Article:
• It’s a temptation for any intelligent person to try to murder the primitive, emotive, appetitive self. But that’s a mistake. Because it is dangerous to ignore the existence of the irrational. The more cultivated a person is, the more intelligent, the more repressed.
  • To be absolutely free! One is quite capable, of course, of working out these destructive passions in more vulgar and less efficient ways. But how glorious to release them in a single burst! To sing, to scream, to dance barefoot in the woods in the dead of night, with no more awareness of mortality than an animal! These are powerful mysteries. The bellowing of bulls. Springs of hiney bubbling from the ground. If we are strong enough in our souls we can rip away the veil and look that naked, terrible beauty right in the face; let God consume us, devour us, unstrung our bones. Then spit us out reborn.
  • Beauty is terror. Whatever we call beautiful, we quiver before it.
  • But of course I didn’t see this crucial moment then for what it was; I suppose we never do.
  • Men have friends, women have relatives, and animals have their own kind. ~Greek axiom.
  • I suppose that when anyone accustomed to working with the mind I faced with a straightforward action, there’s a tendency to embellish, to make it overly clever.
  • What is unthinkable is undoable.
  • Some things are too terrible to grasp at once. Other things – naked, sputtering, indelible in their horror – are too terrible to even grasp at all. It is only later, in solitude, in memory, that the realization dawns: when the ashes are cold; when the mourners have departed; when one looks around and finds oneself – quite to one’s surprise – in an entirely different world.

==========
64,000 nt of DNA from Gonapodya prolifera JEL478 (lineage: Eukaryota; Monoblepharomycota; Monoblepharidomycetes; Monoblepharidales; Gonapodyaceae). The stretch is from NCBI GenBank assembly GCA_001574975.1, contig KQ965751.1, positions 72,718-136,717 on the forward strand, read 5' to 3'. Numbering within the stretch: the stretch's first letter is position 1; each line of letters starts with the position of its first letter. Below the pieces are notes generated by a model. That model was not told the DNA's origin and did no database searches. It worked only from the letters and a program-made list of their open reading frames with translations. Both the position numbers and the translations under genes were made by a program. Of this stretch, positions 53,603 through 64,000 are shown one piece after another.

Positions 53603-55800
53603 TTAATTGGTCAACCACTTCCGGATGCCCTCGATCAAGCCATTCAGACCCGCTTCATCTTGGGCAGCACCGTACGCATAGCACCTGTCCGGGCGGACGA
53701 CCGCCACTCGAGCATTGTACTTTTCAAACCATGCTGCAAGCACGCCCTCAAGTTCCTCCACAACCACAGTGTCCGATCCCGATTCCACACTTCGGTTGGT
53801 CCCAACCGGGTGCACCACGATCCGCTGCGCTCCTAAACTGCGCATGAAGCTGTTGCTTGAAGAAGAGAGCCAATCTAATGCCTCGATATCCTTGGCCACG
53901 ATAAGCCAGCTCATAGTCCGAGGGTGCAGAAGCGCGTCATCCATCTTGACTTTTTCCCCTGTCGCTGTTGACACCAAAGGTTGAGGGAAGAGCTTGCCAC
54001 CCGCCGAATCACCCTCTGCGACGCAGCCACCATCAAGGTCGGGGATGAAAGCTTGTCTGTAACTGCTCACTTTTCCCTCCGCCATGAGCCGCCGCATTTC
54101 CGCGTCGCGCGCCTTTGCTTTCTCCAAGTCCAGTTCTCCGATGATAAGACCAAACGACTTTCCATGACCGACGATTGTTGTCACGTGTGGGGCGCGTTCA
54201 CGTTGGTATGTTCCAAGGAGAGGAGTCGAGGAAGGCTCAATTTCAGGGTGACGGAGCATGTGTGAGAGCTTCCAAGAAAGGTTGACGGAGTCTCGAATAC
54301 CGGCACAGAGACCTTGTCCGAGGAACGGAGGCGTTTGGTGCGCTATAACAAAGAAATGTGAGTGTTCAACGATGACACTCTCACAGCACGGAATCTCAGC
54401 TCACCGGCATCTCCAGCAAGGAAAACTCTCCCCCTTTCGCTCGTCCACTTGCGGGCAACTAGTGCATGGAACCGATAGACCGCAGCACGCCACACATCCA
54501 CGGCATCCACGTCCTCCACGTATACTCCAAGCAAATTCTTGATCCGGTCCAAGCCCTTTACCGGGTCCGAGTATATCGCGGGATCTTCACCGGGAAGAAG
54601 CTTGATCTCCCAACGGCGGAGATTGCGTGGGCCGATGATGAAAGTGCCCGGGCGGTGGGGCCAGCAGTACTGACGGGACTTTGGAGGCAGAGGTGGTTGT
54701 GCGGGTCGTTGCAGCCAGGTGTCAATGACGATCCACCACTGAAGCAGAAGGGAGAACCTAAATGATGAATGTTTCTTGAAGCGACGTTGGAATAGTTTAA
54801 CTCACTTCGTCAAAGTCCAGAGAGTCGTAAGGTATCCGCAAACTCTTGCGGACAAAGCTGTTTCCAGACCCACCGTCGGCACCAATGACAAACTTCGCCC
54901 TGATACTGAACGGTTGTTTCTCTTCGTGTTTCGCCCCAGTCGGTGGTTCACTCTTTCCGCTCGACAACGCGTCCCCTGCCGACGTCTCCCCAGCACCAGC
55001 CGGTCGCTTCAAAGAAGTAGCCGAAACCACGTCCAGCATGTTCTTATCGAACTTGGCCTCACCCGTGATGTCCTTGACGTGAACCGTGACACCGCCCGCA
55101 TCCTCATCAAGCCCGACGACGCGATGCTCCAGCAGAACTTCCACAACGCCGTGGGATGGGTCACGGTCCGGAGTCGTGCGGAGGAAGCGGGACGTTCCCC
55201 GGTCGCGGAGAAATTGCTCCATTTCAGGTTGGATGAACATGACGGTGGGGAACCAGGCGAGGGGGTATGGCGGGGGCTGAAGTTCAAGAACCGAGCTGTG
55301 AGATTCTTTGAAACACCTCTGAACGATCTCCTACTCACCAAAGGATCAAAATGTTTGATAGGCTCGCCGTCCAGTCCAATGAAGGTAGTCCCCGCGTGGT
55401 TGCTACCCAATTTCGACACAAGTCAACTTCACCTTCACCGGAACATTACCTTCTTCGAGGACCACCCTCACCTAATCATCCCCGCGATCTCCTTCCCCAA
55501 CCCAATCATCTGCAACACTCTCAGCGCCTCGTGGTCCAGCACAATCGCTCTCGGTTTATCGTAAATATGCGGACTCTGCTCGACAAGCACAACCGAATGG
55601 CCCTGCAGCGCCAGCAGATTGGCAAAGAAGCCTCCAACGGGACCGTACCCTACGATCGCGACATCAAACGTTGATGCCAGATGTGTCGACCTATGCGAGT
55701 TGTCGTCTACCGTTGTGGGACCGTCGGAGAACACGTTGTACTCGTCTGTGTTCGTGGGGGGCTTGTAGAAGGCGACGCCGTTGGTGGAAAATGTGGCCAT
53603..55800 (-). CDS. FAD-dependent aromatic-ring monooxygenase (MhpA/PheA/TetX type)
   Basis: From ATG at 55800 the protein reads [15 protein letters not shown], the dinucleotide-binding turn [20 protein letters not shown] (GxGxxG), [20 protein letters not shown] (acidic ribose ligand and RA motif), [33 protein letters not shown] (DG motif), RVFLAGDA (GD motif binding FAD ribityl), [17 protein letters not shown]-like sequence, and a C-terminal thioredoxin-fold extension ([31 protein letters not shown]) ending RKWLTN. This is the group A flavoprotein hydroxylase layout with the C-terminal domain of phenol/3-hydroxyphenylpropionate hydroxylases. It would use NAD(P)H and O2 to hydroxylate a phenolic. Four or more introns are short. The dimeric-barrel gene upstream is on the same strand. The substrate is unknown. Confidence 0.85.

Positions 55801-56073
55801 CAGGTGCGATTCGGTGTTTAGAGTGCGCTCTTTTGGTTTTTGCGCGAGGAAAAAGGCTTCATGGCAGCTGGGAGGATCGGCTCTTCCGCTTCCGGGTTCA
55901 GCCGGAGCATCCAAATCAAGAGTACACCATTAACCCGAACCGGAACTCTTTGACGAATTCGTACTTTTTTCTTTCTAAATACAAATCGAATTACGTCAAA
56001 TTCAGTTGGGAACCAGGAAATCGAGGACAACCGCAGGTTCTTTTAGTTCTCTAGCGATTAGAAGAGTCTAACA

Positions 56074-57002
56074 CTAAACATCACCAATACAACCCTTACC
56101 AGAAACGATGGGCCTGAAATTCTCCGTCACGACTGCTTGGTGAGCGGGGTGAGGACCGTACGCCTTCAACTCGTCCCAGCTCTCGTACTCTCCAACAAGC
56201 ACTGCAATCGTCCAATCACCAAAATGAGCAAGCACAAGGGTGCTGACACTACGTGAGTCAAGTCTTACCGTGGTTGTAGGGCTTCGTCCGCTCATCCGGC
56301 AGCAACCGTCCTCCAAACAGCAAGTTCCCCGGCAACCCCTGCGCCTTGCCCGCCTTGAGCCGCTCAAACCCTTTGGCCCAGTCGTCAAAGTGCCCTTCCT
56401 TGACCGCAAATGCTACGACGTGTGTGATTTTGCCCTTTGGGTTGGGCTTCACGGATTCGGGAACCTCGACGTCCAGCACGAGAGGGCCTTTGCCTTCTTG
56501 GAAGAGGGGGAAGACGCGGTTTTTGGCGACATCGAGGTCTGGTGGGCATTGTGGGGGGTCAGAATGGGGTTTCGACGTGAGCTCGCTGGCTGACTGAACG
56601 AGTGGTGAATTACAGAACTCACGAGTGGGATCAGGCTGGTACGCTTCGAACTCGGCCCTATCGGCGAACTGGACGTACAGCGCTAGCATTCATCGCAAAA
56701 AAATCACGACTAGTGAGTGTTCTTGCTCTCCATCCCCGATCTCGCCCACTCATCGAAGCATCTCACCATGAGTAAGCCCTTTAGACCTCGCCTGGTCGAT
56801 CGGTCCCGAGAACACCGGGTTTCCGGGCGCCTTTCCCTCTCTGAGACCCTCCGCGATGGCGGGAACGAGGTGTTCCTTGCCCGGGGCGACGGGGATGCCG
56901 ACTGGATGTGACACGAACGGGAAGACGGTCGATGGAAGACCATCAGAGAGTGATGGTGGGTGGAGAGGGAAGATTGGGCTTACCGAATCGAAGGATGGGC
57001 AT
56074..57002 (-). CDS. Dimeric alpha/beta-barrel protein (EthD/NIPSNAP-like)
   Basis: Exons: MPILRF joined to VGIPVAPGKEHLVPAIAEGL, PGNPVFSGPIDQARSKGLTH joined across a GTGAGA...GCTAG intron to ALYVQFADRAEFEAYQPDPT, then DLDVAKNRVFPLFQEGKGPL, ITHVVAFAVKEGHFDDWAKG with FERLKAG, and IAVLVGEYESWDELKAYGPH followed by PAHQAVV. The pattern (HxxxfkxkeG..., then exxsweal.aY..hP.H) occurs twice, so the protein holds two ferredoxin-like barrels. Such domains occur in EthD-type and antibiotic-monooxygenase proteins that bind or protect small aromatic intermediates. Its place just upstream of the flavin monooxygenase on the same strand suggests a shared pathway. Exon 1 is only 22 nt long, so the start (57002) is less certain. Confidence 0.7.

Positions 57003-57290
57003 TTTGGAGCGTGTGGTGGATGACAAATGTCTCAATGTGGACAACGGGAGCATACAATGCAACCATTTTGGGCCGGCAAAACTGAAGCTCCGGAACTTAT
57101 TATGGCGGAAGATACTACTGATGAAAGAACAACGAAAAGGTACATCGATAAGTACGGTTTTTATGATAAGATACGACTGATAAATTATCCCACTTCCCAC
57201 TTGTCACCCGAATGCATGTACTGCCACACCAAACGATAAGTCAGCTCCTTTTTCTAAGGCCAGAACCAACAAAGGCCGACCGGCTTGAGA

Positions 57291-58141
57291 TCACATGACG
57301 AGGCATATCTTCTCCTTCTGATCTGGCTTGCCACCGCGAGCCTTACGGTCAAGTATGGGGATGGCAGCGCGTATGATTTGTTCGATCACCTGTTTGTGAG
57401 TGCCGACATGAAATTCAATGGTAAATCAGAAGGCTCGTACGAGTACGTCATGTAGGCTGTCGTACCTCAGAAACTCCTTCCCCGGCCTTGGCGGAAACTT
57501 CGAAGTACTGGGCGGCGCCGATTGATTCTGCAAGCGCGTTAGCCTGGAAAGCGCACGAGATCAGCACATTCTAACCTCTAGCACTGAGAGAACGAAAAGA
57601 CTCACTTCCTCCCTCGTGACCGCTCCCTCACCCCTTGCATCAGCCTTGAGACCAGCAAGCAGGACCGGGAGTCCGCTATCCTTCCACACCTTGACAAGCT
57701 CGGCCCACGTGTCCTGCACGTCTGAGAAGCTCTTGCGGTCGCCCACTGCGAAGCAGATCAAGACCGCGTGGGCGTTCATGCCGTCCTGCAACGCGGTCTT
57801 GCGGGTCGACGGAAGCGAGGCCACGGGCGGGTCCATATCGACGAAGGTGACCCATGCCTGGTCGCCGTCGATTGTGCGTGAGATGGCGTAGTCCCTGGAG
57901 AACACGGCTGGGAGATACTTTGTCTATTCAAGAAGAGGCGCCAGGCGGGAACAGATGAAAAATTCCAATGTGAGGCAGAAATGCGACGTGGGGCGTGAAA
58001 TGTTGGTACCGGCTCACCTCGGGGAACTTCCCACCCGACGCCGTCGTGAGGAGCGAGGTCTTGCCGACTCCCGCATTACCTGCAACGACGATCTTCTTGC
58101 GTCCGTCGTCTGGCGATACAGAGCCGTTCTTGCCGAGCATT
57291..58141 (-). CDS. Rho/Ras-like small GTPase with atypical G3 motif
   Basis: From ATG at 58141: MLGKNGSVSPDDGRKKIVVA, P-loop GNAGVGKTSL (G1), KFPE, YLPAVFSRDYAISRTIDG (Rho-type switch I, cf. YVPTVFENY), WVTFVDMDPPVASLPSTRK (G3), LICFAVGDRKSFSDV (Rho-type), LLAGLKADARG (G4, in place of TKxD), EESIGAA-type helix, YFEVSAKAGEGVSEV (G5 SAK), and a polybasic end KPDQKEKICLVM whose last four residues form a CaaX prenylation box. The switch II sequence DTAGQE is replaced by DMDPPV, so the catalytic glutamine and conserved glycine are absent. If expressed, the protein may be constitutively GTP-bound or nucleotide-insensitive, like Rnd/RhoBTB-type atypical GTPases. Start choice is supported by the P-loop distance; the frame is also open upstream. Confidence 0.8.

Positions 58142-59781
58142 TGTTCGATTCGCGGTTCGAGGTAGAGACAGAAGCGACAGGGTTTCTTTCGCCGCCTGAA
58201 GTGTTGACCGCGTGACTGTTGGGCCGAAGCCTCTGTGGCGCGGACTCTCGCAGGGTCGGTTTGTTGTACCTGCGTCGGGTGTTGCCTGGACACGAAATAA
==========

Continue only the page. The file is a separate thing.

• Any action, in the fullness of time, sinks to nothingness.
  • It does not do to be frightened of things about which you know nothing.
  • There is nothing wrong with the love of beauty. But beauty – unless she is wed to something more meaningful – is always superficial.
  • Psychology is only another word for what the ancients called fate.

7 thoughts on “Book Review – The Secret History (Donna Tartt)

  1. I have read this book too. I felt it was beautifully written and interesting. I was jealous of their education and where they were educated, but I was not jealous of how they went off the deep end. It reminded me a lot of what it must have been like for those in the “in crowd.” You might like the book The Possession by A. S. Byatt since you also like and write poetry.

    1. It sure was a well written book and like you mentioned, gave an accurate description of what it was like for those in the “in” crowd. Will surely try to get my hands on the title you mentioned.
      P.S. – I’ve heard Donna Tartt’s third instalment is even better than this one.

  2. I once spotted this book at a pavement book seller at Flora Fountain. Didn’t buy it then because it was a pirated copy. After seeing this beautiful cover page here, I am inspired to look for it now. And, I love your Quote choices. 🙂

    1. Thanks Sharayu! This book is a good read. In fact the author Donna Tartt’s recent book has got pretty rave reviews. How about reading that and reviewing it on your blog? 🙂